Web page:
The Greenhouse Arts & Media organization “is home to a global community of film and television industry creatives and the essential resources for anyone serious about building community and a sustainable career in the Arts and Entertainment Industries,” according to their website. They offer courses, events, resources and networking opportunities, for a price. Currently, only two virtual three-hour-long workshops are listed as upcoming/available but no other events, courses, labs or other workshops are offered online or in person.
According to an article published on Creighton University’s website, Shun Lee Fong, a graduate of the Jesuit university who founded the arts organization in 2007, said The Greenhouse “began as a group of individuals who wanted to collaborate creatively in a variety of artistic disciplines, to explore the intersection of their own talents with the broader world, to serve one another and their community in a spirit of faith and fellowship.”
The Colony Theatre has operated the Burbank Center Stage space as both a “world class” theater and a community resource with a variety of programming and outreach for more than two decades. Their history with the City of Burbank, challenges brought on by the pandemic and recent success in returning to profitability were detailed in the July 10 myBurbank article.
The recently-added requirement of a second round of interviews was initially supposed to occur the last week of June. Those were put on hold, just after initial complaints made by a proposer and a commissioner were published in myBurbank’s Letters To The Editor section on June 20 and 22. The second round was then rescheduled for the week of July 10, but were canceled via email on July 12, the same day the City of Burbank issued a press release update.
Both Garcia and Little refused to comment directly to myBurbank on bidder and commissioners’ concerns and complaints.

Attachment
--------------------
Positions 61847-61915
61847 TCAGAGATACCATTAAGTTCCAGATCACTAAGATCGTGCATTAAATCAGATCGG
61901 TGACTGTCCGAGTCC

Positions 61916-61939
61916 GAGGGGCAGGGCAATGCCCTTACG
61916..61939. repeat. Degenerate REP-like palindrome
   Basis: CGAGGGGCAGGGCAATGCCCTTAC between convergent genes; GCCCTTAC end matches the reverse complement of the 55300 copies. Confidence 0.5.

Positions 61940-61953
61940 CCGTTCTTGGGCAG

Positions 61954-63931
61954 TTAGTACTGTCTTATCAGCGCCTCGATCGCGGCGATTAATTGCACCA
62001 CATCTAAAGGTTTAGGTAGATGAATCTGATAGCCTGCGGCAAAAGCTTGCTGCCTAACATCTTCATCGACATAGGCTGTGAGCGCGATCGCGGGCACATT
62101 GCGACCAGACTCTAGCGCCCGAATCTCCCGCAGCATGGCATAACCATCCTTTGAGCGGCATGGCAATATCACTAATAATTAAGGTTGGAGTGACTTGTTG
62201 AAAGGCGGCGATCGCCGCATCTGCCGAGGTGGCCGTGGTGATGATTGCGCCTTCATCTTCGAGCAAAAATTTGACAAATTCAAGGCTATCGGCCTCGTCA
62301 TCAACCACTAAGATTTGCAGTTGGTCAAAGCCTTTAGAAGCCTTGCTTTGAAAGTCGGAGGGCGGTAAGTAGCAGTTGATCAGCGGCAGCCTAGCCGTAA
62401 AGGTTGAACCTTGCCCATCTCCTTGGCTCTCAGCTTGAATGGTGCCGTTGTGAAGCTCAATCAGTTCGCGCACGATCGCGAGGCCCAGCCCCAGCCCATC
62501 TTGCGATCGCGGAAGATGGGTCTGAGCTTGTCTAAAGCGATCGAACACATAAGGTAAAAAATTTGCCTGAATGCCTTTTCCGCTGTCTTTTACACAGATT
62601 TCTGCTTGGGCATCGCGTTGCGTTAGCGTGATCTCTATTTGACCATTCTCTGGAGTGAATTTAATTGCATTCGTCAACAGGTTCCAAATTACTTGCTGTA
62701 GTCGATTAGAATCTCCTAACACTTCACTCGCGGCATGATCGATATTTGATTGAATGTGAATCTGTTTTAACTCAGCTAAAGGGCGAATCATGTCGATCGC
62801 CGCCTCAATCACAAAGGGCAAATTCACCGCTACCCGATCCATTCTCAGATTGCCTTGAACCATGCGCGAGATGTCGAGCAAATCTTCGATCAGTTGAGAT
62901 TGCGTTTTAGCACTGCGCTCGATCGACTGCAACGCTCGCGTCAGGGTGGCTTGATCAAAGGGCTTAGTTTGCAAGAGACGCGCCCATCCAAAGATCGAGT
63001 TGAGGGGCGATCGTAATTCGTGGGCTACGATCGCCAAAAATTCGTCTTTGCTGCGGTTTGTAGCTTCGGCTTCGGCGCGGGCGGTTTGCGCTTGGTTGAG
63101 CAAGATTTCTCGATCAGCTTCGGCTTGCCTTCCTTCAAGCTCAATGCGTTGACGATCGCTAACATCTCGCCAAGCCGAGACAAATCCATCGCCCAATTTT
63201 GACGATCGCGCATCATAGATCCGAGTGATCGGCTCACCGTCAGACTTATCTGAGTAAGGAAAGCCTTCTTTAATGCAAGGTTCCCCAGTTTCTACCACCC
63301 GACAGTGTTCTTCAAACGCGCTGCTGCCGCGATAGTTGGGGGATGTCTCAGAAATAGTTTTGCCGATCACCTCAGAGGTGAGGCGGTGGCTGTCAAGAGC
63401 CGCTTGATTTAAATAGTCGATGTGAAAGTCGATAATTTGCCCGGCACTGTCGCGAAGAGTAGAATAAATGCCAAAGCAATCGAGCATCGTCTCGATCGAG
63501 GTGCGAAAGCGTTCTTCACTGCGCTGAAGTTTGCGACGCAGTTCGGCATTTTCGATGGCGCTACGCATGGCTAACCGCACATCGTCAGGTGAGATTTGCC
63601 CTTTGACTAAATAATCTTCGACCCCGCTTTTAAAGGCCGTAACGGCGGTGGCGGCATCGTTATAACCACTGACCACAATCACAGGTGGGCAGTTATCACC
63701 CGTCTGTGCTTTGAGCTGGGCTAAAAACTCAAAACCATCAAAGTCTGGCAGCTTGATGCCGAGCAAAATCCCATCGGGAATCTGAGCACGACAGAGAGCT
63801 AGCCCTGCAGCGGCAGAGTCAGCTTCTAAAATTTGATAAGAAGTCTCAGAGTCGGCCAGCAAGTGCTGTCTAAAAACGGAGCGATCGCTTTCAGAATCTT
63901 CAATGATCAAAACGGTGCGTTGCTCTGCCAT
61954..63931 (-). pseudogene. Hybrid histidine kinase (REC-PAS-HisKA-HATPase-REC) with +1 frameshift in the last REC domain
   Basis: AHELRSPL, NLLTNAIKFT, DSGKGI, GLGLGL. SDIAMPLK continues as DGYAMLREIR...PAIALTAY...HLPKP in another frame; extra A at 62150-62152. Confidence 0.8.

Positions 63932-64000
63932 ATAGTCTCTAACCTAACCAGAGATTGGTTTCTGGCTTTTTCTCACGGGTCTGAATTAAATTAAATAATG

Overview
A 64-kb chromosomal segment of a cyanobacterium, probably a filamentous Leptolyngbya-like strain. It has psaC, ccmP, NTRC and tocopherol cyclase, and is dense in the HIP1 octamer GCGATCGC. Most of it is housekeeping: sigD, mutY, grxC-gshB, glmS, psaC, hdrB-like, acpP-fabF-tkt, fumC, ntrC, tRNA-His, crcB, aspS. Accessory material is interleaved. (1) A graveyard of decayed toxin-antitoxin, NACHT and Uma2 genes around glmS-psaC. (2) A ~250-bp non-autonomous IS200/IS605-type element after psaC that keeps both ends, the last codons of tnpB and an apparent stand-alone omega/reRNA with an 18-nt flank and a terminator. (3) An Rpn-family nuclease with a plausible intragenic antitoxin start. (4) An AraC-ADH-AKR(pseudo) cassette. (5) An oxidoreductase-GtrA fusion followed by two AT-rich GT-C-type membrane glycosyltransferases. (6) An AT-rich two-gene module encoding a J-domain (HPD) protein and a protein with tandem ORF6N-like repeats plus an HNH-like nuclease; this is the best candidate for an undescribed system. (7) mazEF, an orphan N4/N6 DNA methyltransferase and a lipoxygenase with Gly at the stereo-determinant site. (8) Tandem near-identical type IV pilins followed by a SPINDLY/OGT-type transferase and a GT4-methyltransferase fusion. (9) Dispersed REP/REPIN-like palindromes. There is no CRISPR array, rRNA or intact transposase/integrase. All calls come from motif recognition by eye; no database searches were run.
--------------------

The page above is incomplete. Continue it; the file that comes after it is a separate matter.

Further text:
Bryan Snodgrass, COO of the Burbank YMCA, has declined commenting on the Burbank Center Stage RFP process.
The Greenhouse Arts & Media has not returned multiple calls and emails requesting comment.
Members of After Hours Theater Company, a fourth candidate that was ultimately disqualified, had much to say about the lack of communication from City Staff for the RFP process, in the July 10 myBurbank investigative article and in a June 22 Letter To The Editor.
Burbank Parks and Recreation and Purchasing Staff who have been involved with the RFP for the Burbank Center Stage listed four vendors on the “Bid Results” page for their public PlanetBids posting: Burbank YMCA, The Greenhouse Arts & Media, After Hours Theater Company and the current operator of the space, The Colony Theatre.
However, After Hours Theater Company, despite being listed as a finalist on PanetBids, were told back in March 2023, that they would not be given an interview and were dropped from consideration. The report released August 17 details Staff’s explanation for the disqualification of After Hours Theater Company, that their application was missing financial documents, although After Hours says they did submit that information.
The lack of inclusion and sharing of information with the Burbank Cultural Arts Commission, who had initially been told by City Staff they would be part of the process, prompted Commissioner Suzanne Weerts to withdraw from consideration for an additional term on the commission after the conclusion of her service on July 31.
Weerts’ statement during public comment at the June 13 City Council meeting, which was cut short for time, was published in full in a June 20 Letter To The Editor.
“The City Council meeting on Tuesday, August 22, will be monumental… not just for us at The Colony Theatre, not just for the City of Burbank, but for the entire national landscape of the arts community as a whole,” commented Heather Provost, Producing Artistic Director of The Colony Theatre.
“We have read the Parks and Rec staff report for Tuesday night and their decision to choose and recommend the Young Men’s Christian Association to take over our theater.”
“The decision City Council makes will show where this city stands, and a lot of eyes will be on it.”